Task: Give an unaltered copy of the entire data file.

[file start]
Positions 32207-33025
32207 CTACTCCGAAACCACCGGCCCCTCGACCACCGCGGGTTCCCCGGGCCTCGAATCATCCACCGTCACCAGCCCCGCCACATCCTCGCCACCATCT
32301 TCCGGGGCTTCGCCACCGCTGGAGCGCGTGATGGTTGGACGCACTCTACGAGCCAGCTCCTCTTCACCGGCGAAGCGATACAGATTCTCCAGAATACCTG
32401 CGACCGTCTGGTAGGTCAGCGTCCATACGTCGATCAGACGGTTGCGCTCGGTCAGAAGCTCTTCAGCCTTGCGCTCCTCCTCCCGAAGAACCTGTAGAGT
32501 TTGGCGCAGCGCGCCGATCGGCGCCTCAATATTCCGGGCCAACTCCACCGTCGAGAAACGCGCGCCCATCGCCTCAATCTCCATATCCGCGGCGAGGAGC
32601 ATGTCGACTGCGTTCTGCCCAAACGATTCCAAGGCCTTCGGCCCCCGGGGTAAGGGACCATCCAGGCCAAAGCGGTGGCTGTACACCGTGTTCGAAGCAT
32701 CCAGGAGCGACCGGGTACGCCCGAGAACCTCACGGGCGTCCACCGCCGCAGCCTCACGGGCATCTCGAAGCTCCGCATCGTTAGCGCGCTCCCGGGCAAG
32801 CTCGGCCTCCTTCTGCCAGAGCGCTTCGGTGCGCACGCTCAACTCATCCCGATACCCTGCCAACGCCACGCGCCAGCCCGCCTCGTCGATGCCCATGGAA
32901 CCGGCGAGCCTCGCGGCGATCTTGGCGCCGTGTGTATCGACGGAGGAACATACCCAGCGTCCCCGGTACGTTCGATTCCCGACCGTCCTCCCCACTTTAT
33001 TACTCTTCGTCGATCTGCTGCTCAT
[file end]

Positions 32207-33025
32207 CTACTCCGAAACCACCGGCCCCTCGACCACCGCGGGTTCCCCGGGCCTCGAATCATCCACCGTCACCAGCCCCGCCACATCCTCGCCACCATCT
32301 TCCGGGGCTTCGCCACCGCTGGAGCGCGTGATGGTTGGACGCACTCTACGAGCCAGCTCCTCTTCACCGGCGAAGCGATACAGATTCTCCAGAATACCTG
32401 CGACCGTCTGGTAGGTCAGCGTCCATACGTCGATCAGACGGTTGCGCTCGGTCAGAAGCTCTTCAGCCTTGCGCTCCTCCTCCCGAAGAACCTGTAGAGT
32501 TTGGCGCAGCGCGCCGATCGGCGCCTCAATATTCCGGGCCAACTCCACCGTCGAGAAACGCGCGCCCATCGCCTCAATCTCCATATCCGCGGCGAGGAGC
32601 ATGTCGACTGCGTTCTGCCCAAACGATTCCAAGGCCTTCGGCCCCCGGGGTAAGGGACCATCCAGGCCAAAGCGGTGGCTGTACACCGTGTTCGAAGCAT
32701 CCAGGAGCGACCGGGTACGCCCGAGAACCTCACGGGCGTCCACCGCCGCAGCCTCACGGGCATCTCGAAGCTCCGCATCGTTAGCGCGCTCCCGGGCAAG
32801 CTCGGCCTCCTTCTGCCAGAGCGCTTCGGTGCGCACGCTCAACTCATCCCGATACCCTGCCAACGCCACGCGCCAGCCCGCCTCGTCGATGCCCATGGAA
32901 CCGGCGAGCCTCGCGGCGATCTTGGCGCCGTGTGTATCGACGGAGGAACATACCCAGCGTCCCCGGTACGTTCGATTCCCGACCGTCCTCCCCACTTTAT
33001 TACTCTTCGTCGATCTGCTGCTCAT